Before I even started this book, I had heard of all the negativity surrounding it : I knew people disliked it because Dimple threw her coffee at Rishi, or because she dog-ears her books – that’s not a good enough reason for me. So I knew I would have to form my own opinion on this one. That’s what I’m trying – and obviously failing – to share with you now.
First thing first, I’d like to talk about Dimple.

Dimple is everything her mother doesn’t want her to be – at least that’s what Dimple thinks : she doesn’t wear makeup, she values her intelligence before her beauty, she doesn’t want to get married any time soon, especially not to someone her parents chose for her, and she wants to have a successful career.

Dimple has strong feminist values, that’s something I extremely appreciated about her : a woman’s place isn’t necessarily at home if she doesn’t want to, makeup isn’t a required thing to be pretty and shouldn’t be used just to please a man, a woman’s opinion matters and a woman can do anything a man can – she can even do better.

BUT even though she has these values, at some point she judges another girl for what she’s wearing :
Her booty shorts barely covered her booty. Wasn’t she cold?
Does it really matter what this girl is wearing? The answer, obviously, is no. Just because Dimple doesn’t like/want to wear “more feminine” clothes, doesn’t mean another girl shouldn’t and so should be judge for that. It’s something I’m not okay with.

Second thing I did like about her – yeah I’m getting rid of all the bad stuff now so I can focusing on the good after – was how cruel, rude, and manipulative she could be with Rishi.
There is a scene where they are at a party and it made me feel really uncomfortable. Dimple didn’t respect Rishi’s boundaries.
First, she pushes him to participate to a contest, literally pushes him, so everybody believes Rishi is doing this of his own free will.
Dimple pushed Rishi, harder than she’d meant to, and he went stumbling forward so his shins knocked against the table.
Second, she keeps drinking something Rishi’s suspicious of and tells him she’ll stop when he has a drink.
“I’m going to keep doing that until you drink something too. Loosen up!”
Third, she made him eat a brownie he also had his doubts about.
After a pause, Rishi obediently did as she asked. Dimple felt a thrill that he’d actually listened to her. That somehow, some way, she seemed to have power over this boy.
That’s all for the party scene, but, and it’s the last thing, she said to him things that shouldn’t be okay to say to someone. Okay you’re trying to make them see you can’t be together, but you don’t have to act like this to achieve your goals. You don’t have to hurt someone just so they understand you don’t want to be with them. She also called him a coward.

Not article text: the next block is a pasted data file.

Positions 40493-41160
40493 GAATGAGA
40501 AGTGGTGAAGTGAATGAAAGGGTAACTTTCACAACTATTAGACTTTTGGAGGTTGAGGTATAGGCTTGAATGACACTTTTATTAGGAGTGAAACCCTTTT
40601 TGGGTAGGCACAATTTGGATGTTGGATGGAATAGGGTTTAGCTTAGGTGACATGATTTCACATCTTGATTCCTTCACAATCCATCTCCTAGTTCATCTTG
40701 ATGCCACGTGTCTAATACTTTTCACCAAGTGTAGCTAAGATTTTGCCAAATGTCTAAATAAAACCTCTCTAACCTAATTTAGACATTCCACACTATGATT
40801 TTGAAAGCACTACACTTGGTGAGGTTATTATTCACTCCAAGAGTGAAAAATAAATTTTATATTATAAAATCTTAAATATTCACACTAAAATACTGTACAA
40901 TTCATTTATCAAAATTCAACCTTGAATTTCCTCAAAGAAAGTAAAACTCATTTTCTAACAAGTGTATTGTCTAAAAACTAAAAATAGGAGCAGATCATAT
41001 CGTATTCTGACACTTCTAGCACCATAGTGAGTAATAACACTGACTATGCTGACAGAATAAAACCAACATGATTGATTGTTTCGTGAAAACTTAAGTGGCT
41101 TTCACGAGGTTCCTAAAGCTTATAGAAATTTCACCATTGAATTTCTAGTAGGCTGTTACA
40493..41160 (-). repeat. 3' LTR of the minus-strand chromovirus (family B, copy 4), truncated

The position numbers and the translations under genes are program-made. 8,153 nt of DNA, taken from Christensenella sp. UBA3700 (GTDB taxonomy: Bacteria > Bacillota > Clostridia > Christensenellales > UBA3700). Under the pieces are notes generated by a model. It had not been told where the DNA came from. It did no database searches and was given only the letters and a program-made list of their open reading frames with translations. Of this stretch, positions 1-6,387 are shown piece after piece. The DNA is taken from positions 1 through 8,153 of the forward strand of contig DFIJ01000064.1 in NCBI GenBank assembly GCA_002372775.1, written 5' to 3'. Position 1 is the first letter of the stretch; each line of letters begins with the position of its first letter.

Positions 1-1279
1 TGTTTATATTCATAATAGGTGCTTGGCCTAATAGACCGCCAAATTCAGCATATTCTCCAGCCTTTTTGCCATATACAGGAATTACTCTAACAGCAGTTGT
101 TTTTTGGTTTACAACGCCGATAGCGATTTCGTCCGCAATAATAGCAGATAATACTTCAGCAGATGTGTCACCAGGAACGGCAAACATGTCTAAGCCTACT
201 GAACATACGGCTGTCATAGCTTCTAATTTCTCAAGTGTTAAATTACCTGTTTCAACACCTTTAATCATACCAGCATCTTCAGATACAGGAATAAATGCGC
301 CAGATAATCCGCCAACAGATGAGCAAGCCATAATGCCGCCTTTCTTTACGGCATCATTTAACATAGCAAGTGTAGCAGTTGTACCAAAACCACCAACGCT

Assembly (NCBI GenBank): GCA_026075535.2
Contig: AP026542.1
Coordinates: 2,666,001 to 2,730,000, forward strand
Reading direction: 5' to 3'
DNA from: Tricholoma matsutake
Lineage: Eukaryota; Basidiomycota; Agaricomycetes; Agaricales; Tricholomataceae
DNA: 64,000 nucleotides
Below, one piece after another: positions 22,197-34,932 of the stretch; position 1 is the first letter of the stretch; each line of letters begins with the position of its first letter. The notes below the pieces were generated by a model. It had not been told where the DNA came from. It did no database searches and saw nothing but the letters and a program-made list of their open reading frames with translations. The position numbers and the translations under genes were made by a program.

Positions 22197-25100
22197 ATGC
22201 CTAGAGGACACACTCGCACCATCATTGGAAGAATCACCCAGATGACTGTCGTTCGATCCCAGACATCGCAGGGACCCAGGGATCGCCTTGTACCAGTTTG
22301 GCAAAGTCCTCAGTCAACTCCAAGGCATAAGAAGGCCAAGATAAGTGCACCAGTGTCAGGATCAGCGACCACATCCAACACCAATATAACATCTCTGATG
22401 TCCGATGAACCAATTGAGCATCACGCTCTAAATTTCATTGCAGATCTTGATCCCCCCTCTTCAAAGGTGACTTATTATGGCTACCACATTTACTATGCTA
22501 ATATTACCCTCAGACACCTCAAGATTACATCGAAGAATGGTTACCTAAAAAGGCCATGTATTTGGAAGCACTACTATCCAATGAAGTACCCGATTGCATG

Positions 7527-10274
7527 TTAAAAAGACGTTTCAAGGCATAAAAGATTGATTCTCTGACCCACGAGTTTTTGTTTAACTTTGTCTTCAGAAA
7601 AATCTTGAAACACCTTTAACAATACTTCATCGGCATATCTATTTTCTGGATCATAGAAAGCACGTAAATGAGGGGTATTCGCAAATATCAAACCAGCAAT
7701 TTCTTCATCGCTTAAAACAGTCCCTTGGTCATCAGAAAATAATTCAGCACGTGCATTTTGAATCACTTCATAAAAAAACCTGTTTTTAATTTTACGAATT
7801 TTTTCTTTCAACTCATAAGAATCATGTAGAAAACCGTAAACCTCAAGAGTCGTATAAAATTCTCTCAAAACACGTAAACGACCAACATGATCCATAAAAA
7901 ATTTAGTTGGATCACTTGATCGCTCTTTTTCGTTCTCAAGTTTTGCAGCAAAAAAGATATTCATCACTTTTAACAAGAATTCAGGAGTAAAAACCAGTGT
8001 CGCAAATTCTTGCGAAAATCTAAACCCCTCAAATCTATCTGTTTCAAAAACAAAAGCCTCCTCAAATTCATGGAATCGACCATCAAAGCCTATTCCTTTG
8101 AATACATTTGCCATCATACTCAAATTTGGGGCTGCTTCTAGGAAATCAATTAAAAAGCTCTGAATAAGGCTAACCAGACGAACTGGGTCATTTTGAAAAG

“We’re too different. I can’t . . . I can’t be with someone who cares so much about what his parents want from him. You lack courage, Rishi. And I can’t be with someone like that.”
And when Rishi replied she’s unkind, she got vexed – even though she was being unkind.

That’s pretty much everything I had against Dimple : to summarize, I think – scratch that, I know – Dimple loves controlling everything, she said it herself. And it’s okay to want control over your life, but don’t try to control someone else – yeah I’m speaking about what she did to Rishi and his art.

But Dimple, even though she was being unkind to Rishi, is an incredible friend. She was being comprehensive when Celia told her she wanted to try to be popular for once, she didn’t let her down because she hated the guys Celia was hanging out with, she even tried to be friends with these racist and misogynist jerks. She tried to include Celia in everything she was doing outside of class, she listened to her advices, when Celia needed her she was there.
I think Dimple is someone you want to have as your friend : she wants what is best for you and she tries to push you – literally and metaphorically – to give give your damn best.

And even though she says she can’t stand her parents, she loves them deeply and is scared of disappointing them. Like I said before, she’s can hard on her friends so they give their best, but she’s harder on herself : she’s always thinking she do better and work harder/longer. She’s working her butt off to succeed in life, and she’s doing pretty great.

So Dimple, even though I didn’t like her controlling – turning on manipulative sometimes – side, I loved how passionate she is about her work and her friends’ passions.

If there is one thing you need to know about how I feel about Rishi, it’s this : I love this precious soul.
But seriously, there is very little I disliked about him – I’m currently trying to think about one thing.

Rishi really wants to please his parents, he believes in arranged marriage, in kismet, in partnership, he believes in respecting your elders and ancestors and making them proud. That’s something I loved about Rishi : the deep respect he has for his culture.